The computer 110 may also include other removable/non-removable volatile/nonvolatile computer storage media. By way of example only, FIG. 1 illustrates a hard disk drive 141 that reads from or writes to non-removable, nonvolatile magnetic media, a magnetic disk drive 151 that reads from or writes to a removable, nonvolatile magnetic disk 152, and an optical disk drive 155 that reads from or writes to a removable, nonvolatile optical disk 156 such as a CD ROM or other optical media. Other removable/non-removable, volatile/nonvolatile computer storage media that can be used in the exemplary operating environment include, but are not limited to, magnetic tape cassettes, flash memory cards, digital versatile disks, digital video tape, solid state RAM, solid state ROM, and the like. The hard disk drive 141 is typically connected to the system bus 121 through a non-removable memory interface such as interface 140, and magnetic disk drive 151 and optical disk drive 155 are typically connected to the system bus 121 by a removable memory interface, such as interface 150.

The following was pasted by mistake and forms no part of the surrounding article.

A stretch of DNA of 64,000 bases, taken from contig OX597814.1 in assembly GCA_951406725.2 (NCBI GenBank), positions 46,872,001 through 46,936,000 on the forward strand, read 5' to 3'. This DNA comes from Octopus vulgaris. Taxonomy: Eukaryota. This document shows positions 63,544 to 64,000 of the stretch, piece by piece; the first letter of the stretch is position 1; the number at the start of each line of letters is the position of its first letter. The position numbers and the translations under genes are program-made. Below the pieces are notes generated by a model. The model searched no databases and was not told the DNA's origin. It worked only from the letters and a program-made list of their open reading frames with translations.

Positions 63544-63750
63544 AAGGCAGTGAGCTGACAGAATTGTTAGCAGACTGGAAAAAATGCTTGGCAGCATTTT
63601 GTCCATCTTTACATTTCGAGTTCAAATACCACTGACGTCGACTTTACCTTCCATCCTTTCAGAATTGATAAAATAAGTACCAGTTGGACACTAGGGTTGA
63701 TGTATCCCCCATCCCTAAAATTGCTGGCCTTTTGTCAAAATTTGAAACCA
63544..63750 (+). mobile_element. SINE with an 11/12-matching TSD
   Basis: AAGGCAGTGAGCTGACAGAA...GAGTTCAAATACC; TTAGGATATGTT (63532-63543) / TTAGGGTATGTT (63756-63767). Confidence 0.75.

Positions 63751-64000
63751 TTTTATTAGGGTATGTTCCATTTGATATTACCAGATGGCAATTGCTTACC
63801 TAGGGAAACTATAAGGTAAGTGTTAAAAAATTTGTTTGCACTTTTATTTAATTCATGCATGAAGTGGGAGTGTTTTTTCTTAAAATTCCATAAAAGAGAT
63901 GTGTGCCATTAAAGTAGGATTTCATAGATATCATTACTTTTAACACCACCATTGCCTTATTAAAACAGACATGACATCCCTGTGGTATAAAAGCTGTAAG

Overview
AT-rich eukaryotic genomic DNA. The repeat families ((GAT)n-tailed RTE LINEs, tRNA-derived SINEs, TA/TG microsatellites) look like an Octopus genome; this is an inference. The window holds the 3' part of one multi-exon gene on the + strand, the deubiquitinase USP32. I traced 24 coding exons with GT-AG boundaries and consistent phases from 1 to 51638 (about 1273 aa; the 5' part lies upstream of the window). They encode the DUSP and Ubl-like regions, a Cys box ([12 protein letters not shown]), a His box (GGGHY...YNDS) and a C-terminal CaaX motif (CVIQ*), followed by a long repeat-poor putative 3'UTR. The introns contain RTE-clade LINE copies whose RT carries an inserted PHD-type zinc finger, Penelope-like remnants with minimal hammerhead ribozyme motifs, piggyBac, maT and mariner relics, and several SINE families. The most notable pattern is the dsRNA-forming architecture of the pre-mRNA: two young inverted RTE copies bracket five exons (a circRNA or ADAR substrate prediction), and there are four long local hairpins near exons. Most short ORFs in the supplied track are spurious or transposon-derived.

The drives and their associated computer storage media discussed above and illustrated in FIG. 1, provide storage of computer readable instructions, data structures, program modules and other data for the computer 110. In FIG. 1, for example, hard disk drive 141 is illustrated as storing operating system 144, application programs 145, other program modules 146, and program data 147. Note that these components can either be the same as or different from operating system 134, application programs 135, other program modules 136, and program data 137. Operating system 144, application programs 145, other program modules 146, and program data 147 are given different numbers here to illustrate that, at a minimum, they are different copies.
A user may enter commands and information into the computer 110 through input devices such as a keyboard 162, a microphone 163, and a pointing device 161, such as a mouse, trackball or touch pad. Other input devices (not shown) may include a joystick, game pad, satellite dish, scanner, or the like. These and other input devices are often connected to the processing unit 120 through a user input interface 160 that is coupled to the system bus, but may be connected by other interface and bus structures, such as a parallel port, game port or a universal serial bus (USB). A monitor 191 or other type of display device is also connected to the system bus 121 via an interface, such as a video interface 190. In addition to the monitor, computers may also include other peripheral output devices such as speakers 197 and printer 196, which may be connected through an output peripheral interface 195.